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Fraîche's Sustainability journey

"Every meal we eat is an opportunity to vote for the kind of world we want to live in. I’ve always believed that food is more than just sustenance. It's a universal language, a catalyst for community building, and a vehicle for cultural exchange. But beyond that, food is an integral part of our planet's ecosystem. Every bite we take leaves an imprint on the world - for better or worse." Tximista Lizarazu, CEO & Co-Founder at Fraîche.


Date of creation


Number of employees

New York





Let’s get to know you!

My name is Tximista Lizarazu, CEO & Co-Founder at Fraîche.

I'm originally from the Basque Country, a region steeped in rich gastronomical traditions. Growing up in the southwest of France with such an environment, I developed a deep respect and fascination for food, its sources, and its potential to build community. This led me to do a business school, move to New York and work in the food industry, and eventually found my own food-tech company.

My journey into sustainability was a natural progression, born out of my concern for the planet and my desire to make a difference. I was deeply troubled by the inefficiencies and environmental toll of the food industry. As I delved deeper, I realized that every meal we eat is an opportunity to vote for the kind of world we want to live in.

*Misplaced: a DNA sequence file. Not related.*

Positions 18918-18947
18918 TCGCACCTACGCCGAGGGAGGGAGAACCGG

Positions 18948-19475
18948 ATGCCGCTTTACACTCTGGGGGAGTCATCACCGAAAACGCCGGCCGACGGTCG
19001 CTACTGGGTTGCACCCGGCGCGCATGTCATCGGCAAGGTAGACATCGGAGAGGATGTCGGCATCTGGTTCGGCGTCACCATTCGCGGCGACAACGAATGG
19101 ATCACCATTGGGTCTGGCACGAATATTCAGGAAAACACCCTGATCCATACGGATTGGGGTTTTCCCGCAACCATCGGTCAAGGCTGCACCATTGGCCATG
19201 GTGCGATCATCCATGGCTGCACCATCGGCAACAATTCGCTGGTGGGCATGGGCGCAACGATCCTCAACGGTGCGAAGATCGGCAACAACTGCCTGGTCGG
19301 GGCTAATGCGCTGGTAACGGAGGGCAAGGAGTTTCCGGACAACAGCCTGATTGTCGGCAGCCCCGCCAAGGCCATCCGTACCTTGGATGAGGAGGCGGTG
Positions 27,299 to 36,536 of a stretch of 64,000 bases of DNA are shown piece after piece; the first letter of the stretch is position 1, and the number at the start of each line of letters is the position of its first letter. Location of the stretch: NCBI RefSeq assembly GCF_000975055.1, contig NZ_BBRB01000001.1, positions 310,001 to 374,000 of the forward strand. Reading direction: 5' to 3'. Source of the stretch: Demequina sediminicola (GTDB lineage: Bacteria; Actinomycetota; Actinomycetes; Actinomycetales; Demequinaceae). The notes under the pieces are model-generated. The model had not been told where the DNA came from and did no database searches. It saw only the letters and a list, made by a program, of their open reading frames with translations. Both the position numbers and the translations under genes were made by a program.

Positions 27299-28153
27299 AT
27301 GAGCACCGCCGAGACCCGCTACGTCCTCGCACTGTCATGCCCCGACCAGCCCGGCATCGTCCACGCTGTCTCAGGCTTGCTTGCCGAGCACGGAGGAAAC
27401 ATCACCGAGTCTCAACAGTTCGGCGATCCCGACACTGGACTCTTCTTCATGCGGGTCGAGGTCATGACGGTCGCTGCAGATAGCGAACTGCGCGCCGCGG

We built Fraîche with Julie, and the team with the mission to transform the in-office food experience while making a positive impact on our environment. We're committed to sourcing local and responsible brands, minimizing waste, and promoting a culture of conscious consumption, all that with green logistics. In a nutshell, my love for food, my experiences across the globe, and my commitment to sustainability converged to bring me where I am today - leading a company that nourishes people while nurturing our planet.

What was your inspiration behind Fraîche? And why tackle the climate crisis specifically through the food and beverage industry?

The inspiration for Fraîche came from a combination of my passion for food, my experiences in the NY food business, and my deep concern for the state of our planet. I've always believed that food is more than just sustenance. It's a universal language, a catalyst for community building, and a vehicle for cultural exchange. But beyond that, food is an integral part of our planet's ecosystem. Every bite we take leaves an imprint on the world - for better or worse.